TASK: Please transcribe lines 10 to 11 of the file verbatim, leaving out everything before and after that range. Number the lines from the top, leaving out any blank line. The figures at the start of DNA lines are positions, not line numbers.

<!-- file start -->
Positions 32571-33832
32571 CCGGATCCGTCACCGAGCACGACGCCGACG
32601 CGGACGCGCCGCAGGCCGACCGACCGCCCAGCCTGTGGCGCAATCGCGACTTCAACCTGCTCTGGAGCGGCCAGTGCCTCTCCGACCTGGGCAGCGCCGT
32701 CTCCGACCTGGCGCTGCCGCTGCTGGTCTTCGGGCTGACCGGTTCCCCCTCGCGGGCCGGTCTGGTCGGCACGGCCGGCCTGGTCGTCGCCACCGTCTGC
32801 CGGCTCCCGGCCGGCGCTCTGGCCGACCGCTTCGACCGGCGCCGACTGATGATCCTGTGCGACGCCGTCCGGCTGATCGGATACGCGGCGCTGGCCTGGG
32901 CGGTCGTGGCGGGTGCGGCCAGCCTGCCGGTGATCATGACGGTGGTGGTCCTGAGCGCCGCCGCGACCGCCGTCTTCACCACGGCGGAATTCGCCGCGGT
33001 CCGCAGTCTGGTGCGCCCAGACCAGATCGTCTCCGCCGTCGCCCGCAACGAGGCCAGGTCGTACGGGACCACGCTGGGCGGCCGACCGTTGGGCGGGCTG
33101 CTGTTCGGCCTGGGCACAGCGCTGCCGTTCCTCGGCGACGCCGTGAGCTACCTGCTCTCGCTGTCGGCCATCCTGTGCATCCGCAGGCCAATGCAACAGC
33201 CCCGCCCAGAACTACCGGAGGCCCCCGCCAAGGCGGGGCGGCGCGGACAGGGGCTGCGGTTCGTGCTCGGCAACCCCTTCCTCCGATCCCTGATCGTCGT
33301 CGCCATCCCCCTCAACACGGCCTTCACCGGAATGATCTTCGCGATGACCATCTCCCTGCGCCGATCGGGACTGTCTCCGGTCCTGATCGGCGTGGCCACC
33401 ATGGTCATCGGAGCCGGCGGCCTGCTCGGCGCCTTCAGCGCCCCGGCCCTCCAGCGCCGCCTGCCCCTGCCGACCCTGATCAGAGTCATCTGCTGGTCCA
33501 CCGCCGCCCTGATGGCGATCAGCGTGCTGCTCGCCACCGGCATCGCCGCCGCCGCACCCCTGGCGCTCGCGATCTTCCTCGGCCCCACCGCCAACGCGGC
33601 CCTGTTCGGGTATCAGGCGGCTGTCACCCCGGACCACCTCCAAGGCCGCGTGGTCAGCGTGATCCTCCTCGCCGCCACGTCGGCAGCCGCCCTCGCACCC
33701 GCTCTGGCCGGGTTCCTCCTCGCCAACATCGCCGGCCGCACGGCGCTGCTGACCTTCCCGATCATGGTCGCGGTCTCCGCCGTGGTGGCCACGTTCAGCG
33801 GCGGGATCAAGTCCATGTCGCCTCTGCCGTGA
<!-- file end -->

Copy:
33301 CGCCATCCCCCTCAACACGGCCTTCACCGGAATGATCTTCGCGATGACCATCTCCCTGCGCCGATCGGGACTGTCTCCGGTCCTGATCGGCGTGGCCACC
33401 ATGGTCATCGGAGCCGGCGGCCTGCTCGGCGCCTTCAGCGCCCCGGCCCTCCAGCGCCGCCTGCCCCTGCCGACCCTGATCAGAGTCATCTGCTGGTCCA